The Ambrosiana Gallery in Milan

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The recent restoration of the Ambrosiana Gallery Library has permitted the full recovery of one of the oldest and most prestigious cultural foundations in Europe. It was founded by Cardinal Federico Borromeo in 1607 and inaugurated 2 years later, in 1609 as symbol of one of the public libraries in the world.

Later in 1618 the Gallery was opened to house the very rich collection of several paintings donated by the same Cardinal. It was a great success, in fact so many people went to visit it and were impressed by the beauty of the paintings.

Other kind of art are related to the Gallery: intellectuals of the past centuries, from Stendhal to Manzoni, from Flaubert to D’Annunzio, visited and frequented the Library very often, since it housed (and still does it) an extraordinary collection of paitings, drawings, illuminated codices and antiques books, documenting the culture of all periods.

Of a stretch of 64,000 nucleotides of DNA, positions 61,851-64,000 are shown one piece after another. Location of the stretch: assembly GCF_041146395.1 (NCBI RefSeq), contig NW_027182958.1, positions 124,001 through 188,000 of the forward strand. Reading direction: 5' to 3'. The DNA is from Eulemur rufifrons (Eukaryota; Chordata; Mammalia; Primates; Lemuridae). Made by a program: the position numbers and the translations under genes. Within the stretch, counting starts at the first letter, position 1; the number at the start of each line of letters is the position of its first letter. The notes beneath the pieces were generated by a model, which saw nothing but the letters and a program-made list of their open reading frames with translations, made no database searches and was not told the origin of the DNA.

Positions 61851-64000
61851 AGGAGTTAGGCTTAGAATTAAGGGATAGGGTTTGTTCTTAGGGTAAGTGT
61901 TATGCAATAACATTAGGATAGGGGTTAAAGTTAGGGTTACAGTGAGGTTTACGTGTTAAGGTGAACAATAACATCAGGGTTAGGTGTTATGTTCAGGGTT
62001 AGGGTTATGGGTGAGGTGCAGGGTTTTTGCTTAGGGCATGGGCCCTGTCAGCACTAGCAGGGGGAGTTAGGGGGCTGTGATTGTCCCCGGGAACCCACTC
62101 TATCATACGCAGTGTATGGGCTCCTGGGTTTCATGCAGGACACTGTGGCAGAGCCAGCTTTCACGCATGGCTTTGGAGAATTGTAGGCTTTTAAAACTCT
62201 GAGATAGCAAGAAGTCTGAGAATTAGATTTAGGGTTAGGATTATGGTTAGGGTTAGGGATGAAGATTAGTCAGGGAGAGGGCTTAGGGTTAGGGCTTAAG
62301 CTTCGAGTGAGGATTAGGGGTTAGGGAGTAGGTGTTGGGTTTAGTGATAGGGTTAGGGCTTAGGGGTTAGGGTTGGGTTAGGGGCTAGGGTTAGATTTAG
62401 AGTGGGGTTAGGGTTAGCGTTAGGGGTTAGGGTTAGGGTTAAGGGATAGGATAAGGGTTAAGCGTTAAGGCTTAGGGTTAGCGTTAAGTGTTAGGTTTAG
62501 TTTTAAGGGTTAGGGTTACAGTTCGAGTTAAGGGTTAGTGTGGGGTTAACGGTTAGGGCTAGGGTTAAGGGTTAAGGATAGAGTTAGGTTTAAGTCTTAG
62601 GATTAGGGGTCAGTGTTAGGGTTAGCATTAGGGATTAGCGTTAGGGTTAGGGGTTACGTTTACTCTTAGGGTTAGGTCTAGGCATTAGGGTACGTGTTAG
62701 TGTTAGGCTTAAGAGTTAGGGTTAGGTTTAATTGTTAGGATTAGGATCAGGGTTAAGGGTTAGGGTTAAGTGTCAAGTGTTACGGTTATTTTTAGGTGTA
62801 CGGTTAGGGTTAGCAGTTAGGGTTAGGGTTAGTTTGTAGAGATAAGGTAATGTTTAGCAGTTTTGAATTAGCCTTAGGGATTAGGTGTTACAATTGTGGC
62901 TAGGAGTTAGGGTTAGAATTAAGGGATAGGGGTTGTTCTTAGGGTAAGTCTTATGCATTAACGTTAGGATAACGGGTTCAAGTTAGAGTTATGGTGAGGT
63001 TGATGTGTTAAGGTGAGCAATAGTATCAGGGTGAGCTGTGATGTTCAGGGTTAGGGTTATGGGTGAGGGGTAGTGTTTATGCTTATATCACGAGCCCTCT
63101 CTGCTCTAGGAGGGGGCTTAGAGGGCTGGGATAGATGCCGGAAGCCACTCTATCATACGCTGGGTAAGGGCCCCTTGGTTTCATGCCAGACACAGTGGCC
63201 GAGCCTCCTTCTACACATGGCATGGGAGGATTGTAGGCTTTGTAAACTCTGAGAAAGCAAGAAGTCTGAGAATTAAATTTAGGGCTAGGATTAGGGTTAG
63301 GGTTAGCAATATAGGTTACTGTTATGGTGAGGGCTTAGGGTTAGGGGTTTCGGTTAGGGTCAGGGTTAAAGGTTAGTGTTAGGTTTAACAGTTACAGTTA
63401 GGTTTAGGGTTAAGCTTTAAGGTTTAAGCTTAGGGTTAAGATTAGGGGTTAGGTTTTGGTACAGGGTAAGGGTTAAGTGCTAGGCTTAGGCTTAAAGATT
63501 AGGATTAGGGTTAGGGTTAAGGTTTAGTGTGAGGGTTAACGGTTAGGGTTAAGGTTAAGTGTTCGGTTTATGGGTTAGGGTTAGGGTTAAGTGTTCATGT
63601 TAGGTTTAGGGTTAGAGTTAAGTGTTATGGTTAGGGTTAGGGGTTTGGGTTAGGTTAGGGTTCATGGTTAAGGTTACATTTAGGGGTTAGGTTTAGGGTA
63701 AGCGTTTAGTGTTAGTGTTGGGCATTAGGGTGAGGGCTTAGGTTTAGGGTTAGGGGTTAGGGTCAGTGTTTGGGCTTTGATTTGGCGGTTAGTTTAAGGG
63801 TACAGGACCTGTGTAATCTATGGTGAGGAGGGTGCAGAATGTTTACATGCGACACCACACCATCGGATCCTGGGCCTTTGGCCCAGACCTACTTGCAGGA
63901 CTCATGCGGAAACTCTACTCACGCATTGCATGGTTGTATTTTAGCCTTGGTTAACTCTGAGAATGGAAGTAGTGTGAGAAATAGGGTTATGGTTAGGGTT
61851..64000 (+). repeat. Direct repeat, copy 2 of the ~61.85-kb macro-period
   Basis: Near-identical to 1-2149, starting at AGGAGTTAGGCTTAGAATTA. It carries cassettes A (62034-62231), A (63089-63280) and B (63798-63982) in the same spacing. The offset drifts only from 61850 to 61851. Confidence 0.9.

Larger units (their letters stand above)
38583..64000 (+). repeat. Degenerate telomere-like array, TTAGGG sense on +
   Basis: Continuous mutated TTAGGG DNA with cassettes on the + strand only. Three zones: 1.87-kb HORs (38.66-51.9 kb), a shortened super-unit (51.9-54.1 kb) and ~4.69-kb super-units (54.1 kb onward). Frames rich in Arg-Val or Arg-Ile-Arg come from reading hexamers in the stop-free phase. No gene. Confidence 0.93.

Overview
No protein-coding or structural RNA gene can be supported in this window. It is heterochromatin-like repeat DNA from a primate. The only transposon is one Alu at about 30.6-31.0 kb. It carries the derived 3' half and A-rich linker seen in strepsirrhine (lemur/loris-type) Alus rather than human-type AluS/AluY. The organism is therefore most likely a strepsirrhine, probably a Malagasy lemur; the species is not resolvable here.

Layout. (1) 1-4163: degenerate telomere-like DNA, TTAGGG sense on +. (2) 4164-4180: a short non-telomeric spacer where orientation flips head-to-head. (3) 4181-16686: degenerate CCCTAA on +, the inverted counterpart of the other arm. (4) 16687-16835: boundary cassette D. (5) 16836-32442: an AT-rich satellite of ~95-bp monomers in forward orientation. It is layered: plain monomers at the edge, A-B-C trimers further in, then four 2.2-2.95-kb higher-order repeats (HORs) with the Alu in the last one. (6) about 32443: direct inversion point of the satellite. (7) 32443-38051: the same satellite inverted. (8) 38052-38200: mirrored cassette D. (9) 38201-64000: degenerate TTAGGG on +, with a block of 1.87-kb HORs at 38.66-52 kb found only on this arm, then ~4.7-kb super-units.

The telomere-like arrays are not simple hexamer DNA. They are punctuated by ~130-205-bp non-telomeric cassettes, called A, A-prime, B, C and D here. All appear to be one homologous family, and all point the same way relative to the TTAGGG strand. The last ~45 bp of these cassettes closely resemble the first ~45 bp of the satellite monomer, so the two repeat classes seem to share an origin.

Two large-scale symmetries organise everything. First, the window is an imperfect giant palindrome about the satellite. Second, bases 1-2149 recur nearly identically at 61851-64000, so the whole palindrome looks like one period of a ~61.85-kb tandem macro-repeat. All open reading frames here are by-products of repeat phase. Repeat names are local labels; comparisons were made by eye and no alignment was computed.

In particular, the Gallery has been enriched by further donation over the course of the centuries, and today it occupies 23 rooms, which follow a suggestive route through the architectural complex of the Ambrosiana Library, which is a result of several extensions.

Some of the masterpieces of the art are, obviously, Caravaggio‘s Basket, Leonardo‘s Musician and Raphael‘s School of Athens, which make a visit to the Gallery an unforgettable experience. Moreover, into the suggestive space opening into the Reading Room of the Library it is possible to admire the Cardinal’s favorite paintings: Titan’s huge Adoration of the Magi, Bernardo Luini‘s moving Holy Family and the elegant Dame with Snood attributed to the Leonardesque Giovanni Ambrogio De Pretis.

The next room houses Leonardo’s Musician, one of his portraiture masterpieces, which captures the deepest psychological shades of the human soul. Nearby there is the recently restored Madonna of the Pavillon by Sandro Botticelli, in which both the angels’ robe and the landscape in the background are rendered with highly refined use of luminous and transparent polychromy.